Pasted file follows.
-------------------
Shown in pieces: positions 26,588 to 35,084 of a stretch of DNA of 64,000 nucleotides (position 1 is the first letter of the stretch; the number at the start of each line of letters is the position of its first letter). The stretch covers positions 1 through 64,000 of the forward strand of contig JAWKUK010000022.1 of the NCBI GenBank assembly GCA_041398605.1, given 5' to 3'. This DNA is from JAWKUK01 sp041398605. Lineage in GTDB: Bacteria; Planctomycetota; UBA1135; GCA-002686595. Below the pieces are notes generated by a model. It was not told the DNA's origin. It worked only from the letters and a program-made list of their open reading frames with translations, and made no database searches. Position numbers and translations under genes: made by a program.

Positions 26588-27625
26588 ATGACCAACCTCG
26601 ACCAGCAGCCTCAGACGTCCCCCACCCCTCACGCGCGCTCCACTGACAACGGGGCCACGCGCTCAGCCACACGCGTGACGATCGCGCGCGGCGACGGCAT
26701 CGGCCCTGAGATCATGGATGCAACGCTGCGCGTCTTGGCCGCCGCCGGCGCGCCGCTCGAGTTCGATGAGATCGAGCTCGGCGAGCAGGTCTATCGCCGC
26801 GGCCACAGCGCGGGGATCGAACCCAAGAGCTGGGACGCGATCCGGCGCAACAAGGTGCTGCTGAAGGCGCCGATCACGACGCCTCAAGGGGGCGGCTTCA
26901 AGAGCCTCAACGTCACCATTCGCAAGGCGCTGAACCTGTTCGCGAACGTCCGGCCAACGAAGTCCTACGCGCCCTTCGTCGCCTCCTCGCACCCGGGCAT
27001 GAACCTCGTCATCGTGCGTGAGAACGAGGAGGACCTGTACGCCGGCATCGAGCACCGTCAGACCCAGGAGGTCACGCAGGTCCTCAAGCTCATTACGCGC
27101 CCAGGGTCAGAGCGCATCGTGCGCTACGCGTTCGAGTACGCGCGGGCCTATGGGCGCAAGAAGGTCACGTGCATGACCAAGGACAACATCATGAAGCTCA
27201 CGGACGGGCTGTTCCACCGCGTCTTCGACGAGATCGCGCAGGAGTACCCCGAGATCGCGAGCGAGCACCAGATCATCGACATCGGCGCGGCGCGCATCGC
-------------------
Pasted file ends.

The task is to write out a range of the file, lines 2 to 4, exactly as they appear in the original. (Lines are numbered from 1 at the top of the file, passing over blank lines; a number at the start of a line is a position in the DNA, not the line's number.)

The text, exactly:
Positions 26588-27625
26588 ATGACCAACCTCG
26601 ACCAGCAGCCTCAGACGTCCCCCACCCCTCACGCGCGCTCCACTGACAACGGGGCCACGCGCTCAGCCACACGCGTGACGATCGCGCGCGGCGACGGCAT